I won’t be the first to note how President Obama’s first response to his “shellacking” in the election, mostly over persistent high unemployment, was a trip to India, a nation that personifies American job losses to offshoring.
Are we supposed to be comforted by his assertion that India is not merely a nation of call centers? Indeed, it is not. India has millions of high-skilled workers who can do the jobs of Americans for a fraction of the cost. American corporations are well along in taking advantage of this.
The administration considered the highlight of the “jobs trip” the announcement of $9.5 billion in export deals, said to “support” 53,670 U.S. jobs. Boeing was a big winner, with $4 billion in military transport aircraft, showcasing how arms are one of our last big export clusters. General Electric was given a deal for engines for combat aircraft.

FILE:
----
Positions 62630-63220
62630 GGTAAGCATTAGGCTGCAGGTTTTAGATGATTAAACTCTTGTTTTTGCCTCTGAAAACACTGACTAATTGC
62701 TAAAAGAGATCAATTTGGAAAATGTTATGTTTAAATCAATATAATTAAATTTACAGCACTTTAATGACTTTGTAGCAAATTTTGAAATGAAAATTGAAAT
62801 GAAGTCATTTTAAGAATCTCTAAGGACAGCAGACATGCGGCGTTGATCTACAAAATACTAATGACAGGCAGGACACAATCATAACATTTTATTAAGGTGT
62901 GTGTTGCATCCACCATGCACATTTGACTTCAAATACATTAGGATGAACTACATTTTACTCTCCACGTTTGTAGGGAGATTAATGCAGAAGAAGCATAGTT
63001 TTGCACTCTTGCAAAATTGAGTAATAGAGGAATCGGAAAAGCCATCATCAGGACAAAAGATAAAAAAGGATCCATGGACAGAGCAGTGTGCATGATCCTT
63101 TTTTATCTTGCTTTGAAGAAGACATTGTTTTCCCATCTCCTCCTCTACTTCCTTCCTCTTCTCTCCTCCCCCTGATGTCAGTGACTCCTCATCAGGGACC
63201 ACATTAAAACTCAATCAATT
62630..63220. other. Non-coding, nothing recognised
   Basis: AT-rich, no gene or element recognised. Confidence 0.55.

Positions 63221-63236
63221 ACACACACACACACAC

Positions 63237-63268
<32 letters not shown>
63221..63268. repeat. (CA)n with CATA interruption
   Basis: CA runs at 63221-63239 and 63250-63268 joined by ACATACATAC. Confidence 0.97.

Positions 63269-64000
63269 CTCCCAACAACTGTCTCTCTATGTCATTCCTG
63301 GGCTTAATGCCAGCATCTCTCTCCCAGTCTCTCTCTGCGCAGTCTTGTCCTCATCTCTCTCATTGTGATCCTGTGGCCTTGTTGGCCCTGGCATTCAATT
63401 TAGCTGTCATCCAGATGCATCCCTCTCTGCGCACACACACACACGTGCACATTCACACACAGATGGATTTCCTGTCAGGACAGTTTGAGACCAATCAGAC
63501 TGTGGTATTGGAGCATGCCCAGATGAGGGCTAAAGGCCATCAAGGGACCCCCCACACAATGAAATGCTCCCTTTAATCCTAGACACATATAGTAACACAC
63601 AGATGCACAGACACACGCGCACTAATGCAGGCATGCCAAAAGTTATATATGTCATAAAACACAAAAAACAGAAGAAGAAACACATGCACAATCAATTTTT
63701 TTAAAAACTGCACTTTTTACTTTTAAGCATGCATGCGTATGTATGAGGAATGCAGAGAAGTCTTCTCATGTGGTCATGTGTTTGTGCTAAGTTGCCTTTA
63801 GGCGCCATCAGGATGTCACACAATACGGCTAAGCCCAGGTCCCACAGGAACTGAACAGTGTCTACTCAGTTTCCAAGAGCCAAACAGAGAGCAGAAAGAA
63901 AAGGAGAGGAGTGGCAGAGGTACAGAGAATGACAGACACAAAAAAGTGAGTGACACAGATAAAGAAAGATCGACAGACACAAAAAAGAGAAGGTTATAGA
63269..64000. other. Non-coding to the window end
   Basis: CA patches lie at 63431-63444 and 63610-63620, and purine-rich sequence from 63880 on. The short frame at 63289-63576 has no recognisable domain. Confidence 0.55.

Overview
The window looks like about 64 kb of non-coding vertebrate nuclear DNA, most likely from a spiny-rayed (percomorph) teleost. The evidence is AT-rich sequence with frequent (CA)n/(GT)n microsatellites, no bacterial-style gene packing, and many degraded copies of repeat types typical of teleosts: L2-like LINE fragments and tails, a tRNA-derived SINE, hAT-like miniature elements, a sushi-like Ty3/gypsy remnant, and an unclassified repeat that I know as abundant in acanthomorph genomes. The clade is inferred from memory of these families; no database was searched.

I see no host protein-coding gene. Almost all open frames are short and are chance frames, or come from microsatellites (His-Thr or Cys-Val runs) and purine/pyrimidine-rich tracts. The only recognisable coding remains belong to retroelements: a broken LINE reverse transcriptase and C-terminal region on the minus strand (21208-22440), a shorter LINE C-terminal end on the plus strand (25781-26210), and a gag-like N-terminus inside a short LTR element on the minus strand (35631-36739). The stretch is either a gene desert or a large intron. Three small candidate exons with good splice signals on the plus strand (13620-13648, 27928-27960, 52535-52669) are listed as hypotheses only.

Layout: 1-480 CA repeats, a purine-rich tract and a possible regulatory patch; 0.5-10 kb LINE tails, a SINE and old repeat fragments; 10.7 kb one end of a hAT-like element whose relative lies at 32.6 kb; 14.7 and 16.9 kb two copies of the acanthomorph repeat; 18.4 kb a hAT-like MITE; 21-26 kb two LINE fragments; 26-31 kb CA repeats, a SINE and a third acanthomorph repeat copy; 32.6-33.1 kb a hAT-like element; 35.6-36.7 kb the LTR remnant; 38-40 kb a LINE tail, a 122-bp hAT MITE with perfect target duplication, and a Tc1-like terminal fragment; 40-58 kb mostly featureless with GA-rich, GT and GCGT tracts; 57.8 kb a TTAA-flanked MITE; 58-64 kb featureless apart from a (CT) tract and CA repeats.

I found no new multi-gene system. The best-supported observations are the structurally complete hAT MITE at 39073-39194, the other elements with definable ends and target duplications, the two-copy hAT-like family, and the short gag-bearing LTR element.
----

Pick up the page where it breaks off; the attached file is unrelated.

If all this sounds more like managed trade than “free trade,” it is. It’s hard to see if small exporters can get the same presidential mojo as the big players (many of whom also rooted for his downfall). And the deals will make little dent in a trade deficit that stood at $46.3 billion in August alone. For the year, we have a $7 billion deficit with India.
Tell all this to Michigan and Ohio. It won’t go over. It’s a world of surplus labor, much of it high skilled, transnational corporations and capital markets hostile to the interests of the American middle class. A few advanced nations, especially Germany, have found the way to keep thriving. Meanwhile, Americans continue to live beyond their means as the world’s biggest “consumers,” instead of saving or buying local. Treasury Secretary Tim Geithner’s pleas for “rebalancing” somehow don’t include this.
Today’s Econ Haiku:
Amazon gives new meaning
To the bottom line